Issue 35, Final Fringe

Fragments from a Nonexistent Yiddish Poet

by Jehanne Dubrow Issue 13 12.01.2007

Ida Lewin (1906–1938)
AlwaysWinter, Poland


I watch the Polish women sell
their wares—ham hocks
and hooves,       blood sausages
strung up like strands of beads,
cakes black with poppy seeds,
and rows of amber honeyjars
where warmth is crystallized,
       refracting like the stained glass
of a church, each liquid ray
so yellow-sweet
I draw my finger through the light.

What freedom in this commerce.
       A woman brushes up against
a man, coins dropping palm to palm,
their contact quick as breath
                        and treif as pork.
There are evenings when I dream
the taste of bacon, the soft whisper
of a stranger’s hand on mine.
His words are salt and sugar,
kosher                            but only in
the sacred law of my own skin.

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Jehanne Dubrow

Jehanne Dubrow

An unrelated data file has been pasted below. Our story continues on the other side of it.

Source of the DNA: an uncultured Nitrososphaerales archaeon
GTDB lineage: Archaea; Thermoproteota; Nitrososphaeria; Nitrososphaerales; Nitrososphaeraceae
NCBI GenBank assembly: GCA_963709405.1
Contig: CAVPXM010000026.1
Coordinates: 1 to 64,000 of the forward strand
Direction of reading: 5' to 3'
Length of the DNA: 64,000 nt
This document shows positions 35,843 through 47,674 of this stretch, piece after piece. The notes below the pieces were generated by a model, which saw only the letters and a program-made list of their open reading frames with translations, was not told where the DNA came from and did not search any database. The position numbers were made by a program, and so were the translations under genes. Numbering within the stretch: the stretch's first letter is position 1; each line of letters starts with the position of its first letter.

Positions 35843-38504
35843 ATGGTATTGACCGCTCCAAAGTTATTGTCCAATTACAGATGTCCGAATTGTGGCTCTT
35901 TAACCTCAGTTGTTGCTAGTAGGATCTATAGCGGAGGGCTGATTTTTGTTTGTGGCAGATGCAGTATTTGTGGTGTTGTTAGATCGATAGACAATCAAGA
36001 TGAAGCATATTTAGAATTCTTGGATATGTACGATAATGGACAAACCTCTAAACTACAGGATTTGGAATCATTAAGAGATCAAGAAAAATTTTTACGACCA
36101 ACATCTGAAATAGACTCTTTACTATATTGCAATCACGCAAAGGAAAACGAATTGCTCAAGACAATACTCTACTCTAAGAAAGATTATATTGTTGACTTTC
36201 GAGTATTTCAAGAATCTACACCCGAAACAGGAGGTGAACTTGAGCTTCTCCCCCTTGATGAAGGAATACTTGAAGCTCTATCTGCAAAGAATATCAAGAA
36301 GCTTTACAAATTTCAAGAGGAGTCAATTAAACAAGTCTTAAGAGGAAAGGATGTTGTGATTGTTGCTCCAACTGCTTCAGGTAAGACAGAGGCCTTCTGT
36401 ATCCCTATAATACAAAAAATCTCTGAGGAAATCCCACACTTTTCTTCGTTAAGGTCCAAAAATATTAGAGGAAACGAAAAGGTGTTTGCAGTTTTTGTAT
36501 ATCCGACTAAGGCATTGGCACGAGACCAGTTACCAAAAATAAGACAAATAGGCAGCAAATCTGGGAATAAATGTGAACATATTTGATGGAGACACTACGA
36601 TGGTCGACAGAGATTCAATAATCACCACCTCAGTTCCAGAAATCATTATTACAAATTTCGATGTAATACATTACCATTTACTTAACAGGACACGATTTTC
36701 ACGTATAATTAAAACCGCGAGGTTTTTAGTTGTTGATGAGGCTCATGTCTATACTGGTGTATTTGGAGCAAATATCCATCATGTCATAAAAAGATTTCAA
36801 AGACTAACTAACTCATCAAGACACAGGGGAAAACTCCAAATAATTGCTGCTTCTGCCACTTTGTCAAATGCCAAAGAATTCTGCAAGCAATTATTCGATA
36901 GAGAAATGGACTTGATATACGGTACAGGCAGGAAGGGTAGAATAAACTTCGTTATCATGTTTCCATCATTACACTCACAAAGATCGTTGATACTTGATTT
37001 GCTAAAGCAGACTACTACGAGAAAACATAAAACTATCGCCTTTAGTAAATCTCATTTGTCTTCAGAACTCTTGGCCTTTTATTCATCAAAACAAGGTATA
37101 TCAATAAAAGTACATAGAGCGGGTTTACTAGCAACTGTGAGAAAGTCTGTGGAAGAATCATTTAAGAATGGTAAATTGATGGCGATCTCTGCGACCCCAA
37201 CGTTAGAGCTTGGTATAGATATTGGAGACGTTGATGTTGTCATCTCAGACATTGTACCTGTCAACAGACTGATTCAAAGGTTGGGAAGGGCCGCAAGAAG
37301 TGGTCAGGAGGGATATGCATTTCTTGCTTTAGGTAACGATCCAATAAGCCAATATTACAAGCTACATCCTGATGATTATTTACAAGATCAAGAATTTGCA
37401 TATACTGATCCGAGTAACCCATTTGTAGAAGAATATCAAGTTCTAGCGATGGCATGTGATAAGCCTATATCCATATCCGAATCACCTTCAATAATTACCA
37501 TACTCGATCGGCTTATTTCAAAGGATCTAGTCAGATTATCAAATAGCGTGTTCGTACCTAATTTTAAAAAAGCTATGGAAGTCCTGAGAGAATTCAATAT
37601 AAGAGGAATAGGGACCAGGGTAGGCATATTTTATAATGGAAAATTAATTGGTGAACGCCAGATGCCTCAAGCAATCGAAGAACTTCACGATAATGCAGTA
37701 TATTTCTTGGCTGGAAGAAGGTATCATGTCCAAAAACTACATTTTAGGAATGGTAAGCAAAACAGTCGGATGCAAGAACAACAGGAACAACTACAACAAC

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Jehanne Dubrow was born in Italy and grew up in Yugoslavia, Zaire, Poland, Belgium, Austria, and the United States. She holds a Ph.D. in creative writing from the University of Nebraska-Lincoln and is the author of three poetry collections, including most recently Stateside (2010). In autumn 2012, Northwestern University Press will publish her fourth book of poems, Red Army Red. Her first book, The Hardship Post (2009), won the Three Candles Press Open Book Award, and her second collection, From the Fever-World, won the Washington Writers’ Publishing House Poetry Competition (2009). Finishing Line Press published her chapbook, The Promised Bride, in 2007. Her work has appeared in Poetry, Ploughshares, The Hudson Review, The New England Review, Shenandoah, Gulf Coast, NPR, and many other places.